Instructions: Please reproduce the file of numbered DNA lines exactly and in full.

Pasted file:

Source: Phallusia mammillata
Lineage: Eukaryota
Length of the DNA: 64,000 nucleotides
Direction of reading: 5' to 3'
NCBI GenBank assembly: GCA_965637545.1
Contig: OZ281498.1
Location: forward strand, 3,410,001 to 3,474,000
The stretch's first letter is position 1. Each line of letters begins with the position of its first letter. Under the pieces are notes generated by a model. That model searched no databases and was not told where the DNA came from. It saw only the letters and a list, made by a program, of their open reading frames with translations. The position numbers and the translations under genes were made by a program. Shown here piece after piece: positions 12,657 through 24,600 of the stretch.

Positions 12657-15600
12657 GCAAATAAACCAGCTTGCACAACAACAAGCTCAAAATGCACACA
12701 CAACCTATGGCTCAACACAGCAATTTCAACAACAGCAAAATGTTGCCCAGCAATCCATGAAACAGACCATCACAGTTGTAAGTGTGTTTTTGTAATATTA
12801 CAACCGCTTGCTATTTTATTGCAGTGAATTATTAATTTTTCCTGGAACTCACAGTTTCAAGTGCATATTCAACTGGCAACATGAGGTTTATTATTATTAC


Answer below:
Source: Phallusia mammillata
Lineage: Eukaryota
Length of the DNA: 64,000 nucleotides
Direction of reading: 5' to 3'
NCBI GenBank assembly: GCA_965637545.1
Contig: OZ281498.1
Location: forward strand, 3,410,001 to 3,474,000
The stretch's first letter is position 1. Each line of letters begins with the position of its first letter. Under the pieces are notes generated by a model. That model searched no databases and was not told where the DNA came from. It saw only the letters and a list, made by a program, of their open reading frames with translations. The position numbers and the translations under genes were made by a program. Shown here piece after piece: positions 12,657 through 24,600 of the stretch.

Positions 12657-15600
12657 GCAAATAAACCAGCTTGCACAACAACAAGCTCAAAATGCACACA
12701 CAACCTATGGCTCAACACAGCAATTTCAACAACAGCAAAATGTTGCCCAGCAATCCATGAAACAGACCATCACAGTTGTAAGTGTGTTTTTGTAATATTA
12801 CAACCGCTTGCTATTTTATTGCAGTGAATTATTAATTTTTCCTGGAACTCACAGTTTCAAGTGCATATTCAACTGGCAACATGAGGTTTATTATTATTAC